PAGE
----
. My col[Mr. LETCHER) should bave supposed him capable of enter- league, (Mr. WICKLIFFE) who represents that region of taiping vindictive feelings towards Kentucky, Kentuckians, the country, will be ready to meet him. But I beg of or to any enterprise in which they were interested. He the gentleman, (Mr. HAYNES) whatever vindictive feelings cherished too high a respect for the gentleman from that he may entertain towards that measure, not to wreak State, with whom he had become acquainted here and bis vengeance upon this unoffending one. The Louisville elsewhere, to indulge such feelings. (Mr. LETCHER cadal is no Kentucky measure, and the State cannot explained, and disclaimed such an imputation.)
be charged with the investment made by the Governwent Mr. HAYNES said, he could not permit the inference for that work. It is a measure in which the States to be drawn from the remarks of the gentleman from Ken- above and below Kentucky, I might almost say, sir, are tucky, that he [Mr. H.] entertained the opinion that this exclusively interested. The improvement now so warmly Government has the power to engage in works of internal opposed by the two honorable gentlemen, I acknowledge, improvement. In his opinion, the subscription to stock sir, is of immense consequence to the State. It leads stood precisely on the same footing, in principle, with a to one of the most fertile regions of the earth, and direct appropriation of money for the construction of connects it with a pavigable stream, a country beautiful road or canal. Indeed, he considered it as not differing and highly productive. Without it, wbat is our situation ! from the construction of such a work by the Government. Wby, sir, a little like living in the happy valley, very dif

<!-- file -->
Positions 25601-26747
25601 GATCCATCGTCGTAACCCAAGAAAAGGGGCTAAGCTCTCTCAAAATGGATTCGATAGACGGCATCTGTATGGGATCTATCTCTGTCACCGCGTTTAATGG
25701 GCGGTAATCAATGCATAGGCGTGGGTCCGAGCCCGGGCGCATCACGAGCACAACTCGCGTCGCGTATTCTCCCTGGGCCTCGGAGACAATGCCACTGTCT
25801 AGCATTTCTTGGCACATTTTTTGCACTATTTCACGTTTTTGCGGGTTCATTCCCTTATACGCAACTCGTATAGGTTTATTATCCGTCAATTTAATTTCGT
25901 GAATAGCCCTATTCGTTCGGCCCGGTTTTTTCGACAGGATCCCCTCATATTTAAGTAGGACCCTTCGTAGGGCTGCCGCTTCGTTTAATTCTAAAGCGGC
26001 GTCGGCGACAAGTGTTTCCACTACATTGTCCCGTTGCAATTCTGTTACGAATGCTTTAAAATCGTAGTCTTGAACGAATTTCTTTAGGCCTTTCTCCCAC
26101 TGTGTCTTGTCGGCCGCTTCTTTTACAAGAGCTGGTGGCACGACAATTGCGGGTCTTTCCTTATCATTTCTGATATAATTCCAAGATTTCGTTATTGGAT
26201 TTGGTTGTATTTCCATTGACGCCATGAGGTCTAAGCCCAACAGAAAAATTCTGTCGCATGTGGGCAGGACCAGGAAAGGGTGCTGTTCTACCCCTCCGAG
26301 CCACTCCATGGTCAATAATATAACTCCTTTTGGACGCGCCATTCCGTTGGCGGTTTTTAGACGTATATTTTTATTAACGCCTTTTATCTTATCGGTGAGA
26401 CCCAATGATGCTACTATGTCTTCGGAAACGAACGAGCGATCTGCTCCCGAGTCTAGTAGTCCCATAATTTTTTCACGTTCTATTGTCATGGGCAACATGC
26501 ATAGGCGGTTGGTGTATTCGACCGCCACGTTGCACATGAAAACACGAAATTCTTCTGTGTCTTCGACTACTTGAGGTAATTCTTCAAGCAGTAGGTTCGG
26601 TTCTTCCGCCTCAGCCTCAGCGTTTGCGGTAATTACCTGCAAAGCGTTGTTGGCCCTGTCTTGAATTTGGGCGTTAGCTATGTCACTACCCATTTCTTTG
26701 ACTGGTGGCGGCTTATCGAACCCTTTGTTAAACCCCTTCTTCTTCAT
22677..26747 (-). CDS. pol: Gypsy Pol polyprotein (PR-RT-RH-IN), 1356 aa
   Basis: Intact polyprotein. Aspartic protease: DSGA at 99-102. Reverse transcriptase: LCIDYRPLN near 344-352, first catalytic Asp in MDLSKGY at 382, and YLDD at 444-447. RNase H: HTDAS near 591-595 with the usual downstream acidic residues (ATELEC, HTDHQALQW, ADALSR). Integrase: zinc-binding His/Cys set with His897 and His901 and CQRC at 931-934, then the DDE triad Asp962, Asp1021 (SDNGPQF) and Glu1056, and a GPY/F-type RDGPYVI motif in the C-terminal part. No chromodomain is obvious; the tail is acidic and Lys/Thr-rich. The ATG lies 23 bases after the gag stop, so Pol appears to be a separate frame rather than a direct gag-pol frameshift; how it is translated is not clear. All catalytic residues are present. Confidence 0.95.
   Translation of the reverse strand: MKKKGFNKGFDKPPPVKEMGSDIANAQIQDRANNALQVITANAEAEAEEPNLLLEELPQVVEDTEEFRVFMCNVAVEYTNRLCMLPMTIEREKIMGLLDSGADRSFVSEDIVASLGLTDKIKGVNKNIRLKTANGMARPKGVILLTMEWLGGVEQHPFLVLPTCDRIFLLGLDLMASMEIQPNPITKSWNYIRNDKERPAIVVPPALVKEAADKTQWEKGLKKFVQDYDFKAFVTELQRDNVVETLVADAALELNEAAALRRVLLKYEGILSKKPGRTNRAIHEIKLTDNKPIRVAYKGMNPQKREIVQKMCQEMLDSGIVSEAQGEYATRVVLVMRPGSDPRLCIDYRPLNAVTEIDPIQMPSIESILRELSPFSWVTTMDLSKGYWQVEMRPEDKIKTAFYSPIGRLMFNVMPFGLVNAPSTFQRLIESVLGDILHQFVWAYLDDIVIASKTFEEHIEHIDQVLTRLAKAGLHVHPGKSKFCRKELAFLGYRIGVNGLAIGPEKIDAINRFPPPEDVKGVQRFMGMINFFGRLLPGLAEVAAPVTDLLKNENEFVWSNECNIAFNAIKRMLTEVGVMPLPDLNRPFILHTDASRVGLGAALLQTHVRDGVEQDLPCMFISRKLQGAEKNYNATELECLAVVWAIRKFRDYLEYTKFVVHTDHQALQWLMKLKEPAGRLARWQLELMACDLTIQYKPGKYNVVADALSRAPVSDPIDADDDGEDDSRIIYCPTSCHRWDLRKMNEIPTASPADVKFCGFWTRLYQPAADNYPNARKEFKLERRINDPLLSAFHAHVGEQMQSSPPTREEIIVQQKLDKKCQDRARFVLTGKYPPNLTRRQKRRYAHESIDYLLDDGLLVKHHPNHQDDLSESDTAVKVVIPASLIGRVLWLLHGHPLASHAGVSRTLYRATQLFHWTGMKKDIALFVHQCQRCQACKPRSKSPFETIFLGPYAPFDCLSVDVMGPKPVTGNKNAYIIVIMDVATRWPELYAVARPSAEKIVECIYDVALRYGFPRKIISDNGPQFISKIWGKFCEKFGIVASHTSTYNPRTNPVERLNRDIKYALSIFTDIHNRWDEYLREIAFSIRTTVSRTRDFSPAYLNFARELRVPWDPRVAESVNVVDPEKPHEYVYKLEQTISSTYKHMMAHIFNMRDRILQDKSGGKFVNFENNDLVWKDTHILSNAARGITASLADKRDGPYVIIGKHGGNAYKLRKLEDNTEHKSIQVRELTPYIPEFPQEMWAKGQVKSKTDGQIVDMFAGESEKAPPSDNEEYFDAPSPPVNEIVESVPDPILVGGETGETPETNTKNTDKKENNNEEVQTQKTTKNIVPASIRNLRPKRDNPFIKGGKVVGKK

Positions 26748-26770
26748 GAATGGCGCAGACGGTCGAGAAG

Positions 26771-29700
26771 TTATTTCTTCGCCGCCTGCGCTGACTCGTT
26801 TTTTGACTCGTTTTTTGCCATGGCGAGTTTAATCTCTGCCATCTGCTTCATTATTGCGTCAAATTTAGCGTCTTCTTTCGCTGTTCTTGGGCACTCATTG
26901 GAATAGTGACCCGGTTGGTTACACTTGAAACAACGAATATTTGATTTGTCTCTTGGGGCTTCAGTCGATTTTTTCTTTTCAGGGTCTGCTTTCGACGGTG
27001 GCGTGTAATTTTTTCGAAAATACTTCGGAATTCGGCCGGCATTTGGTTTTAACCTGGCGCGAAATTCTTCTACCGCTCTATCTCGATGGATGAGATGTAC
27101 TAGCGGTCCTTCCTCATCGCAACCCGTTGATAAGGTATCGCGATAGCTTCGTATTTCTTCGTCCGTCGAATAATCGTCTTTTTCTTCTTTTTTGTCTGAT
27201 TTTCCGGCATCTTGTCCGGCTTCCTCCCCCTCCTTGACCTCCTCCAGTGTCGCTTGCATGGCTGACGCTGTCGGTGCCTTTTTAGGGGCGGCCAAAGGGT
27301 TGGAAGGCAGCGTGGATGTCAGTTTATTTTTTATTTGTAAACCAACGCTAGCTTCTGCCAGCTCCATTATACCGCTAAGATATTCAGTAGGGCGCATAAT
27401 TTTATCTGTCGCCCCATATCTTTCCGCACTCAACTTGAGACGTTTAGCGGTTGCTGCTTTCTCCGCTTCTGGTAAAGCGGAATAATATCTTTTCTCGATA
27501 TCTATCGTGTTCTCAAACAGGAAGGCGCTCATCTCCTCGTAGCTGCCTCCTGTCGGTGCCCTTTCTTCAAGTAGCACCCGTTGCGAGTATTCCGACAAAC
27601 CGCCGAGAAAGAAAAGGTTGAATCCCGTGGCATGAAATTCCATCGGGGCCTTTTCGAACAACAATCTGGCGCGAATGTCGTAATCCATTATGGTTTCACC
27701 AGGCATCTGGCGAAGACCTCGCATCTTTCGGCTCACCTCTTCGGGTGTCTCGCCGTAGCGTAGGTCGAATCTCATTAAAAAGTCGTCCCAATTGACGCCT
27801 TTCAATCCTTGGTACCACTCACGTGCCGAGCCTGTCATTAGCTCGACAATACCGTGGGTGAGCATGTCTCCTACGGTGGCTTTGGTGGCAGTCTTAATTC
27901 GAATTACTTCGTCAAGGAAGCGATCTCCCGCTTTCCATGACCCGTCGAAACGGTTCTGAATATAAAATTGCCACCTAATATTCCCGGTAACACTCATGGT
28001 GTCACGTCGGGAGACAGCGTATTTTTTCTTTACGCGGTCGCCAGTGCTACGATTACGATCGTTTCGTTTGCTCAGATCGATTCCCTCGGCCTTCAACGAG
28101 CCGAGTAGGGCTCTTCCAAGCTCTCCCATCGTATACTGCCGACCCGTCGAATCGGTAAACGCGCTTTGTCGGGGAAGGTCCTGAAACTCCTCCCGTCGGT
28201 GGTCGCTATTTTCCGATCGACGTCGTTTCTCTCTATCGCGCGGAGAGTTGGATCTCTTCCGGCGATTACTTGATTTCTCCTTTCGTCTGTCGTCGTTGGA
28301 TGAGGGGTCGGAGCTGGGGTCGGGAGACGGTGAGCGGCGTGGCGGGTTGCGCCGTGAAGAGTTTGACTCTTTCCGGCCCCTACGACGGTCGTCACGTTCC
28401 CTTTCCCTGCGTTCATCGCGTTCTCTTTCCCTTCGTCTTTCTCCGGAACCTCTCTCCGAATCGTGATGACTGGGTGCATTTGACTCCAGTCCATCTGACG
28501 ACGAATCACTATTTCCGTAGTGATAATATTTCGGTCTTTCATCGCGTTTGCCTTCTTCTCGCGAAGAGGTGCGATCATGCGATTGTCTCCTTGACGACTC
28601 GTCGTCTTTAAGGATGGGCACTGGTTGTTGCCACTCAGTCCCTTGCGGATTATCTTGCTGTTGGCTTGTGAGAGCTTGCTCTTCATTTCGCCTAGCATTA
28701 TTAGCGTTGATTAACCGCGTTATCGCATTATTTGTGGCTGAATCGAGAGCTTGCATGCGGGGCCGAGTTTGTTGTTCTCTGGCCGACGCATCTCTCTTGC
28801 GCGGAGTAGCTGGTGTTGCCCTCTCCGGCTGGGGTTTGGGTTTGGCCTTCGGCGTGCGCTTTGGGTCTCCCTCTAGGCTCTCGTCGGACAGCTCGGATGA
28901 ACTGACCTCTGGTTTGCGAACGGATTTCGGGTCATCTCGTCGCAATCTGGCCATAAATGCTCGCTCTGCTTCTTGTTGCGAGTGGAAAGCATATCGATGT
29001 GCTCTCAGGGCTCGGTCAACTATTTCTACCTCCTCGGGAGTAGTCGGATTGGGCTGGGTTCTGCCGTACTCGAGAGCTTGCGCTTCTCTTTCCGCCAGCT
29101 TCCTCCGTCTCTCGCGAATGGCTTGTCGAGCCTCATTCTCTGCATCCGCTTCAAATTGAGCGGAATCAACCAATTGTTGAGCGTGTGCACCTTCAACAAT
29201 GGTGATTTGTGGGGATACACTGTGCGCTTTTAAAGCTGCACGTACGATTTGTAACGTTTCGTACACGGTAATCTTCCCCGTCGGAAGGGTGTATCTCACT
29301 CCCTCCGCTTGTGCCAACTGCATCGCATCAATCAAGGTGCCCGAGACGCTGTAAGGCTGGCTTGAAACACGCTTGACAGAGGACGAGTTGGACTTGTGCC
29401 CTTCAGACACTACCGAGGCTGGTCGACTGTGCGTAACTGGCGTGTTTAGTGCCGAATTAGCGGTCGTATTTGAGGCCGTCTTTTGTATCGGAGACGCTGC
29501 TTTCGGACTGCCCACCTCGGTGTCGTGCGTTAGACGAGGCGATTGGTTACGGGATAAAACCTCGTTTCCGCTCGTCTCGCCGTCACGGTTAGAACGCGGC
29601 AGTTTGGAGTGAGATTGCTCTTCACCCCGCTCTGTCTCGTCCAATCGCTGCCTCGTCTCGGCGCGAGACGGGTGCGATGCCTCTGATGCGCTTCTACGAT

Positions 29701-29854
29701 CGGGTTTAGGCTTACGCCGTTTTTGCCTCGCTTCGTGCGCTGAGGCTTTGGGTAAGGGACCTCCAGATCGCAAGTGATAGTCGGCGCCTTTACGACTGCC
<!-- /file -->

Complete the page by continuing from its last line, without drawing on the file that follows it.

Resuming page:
He copisdered the power of taxation to be limited by ficult to get into it, and yet more difficult to get out of it. the speciffic grants in the constitution, and, consequently, We have every thing in great abundance, and to spare, the power of appropriation was subject to the same limi- that man could desire, except an outlet to a good market. tations. The relative could not be broader than its ante. We sir, far more than we can consume, and we are cedent. However, he did not intend to argue the consti- desirous of furnishing our neighbors out of the surplus, tutional question, but thought thus much vecessary by way on the best terms, and upon the shortest notice. "The of protest against all such acts whatsoever.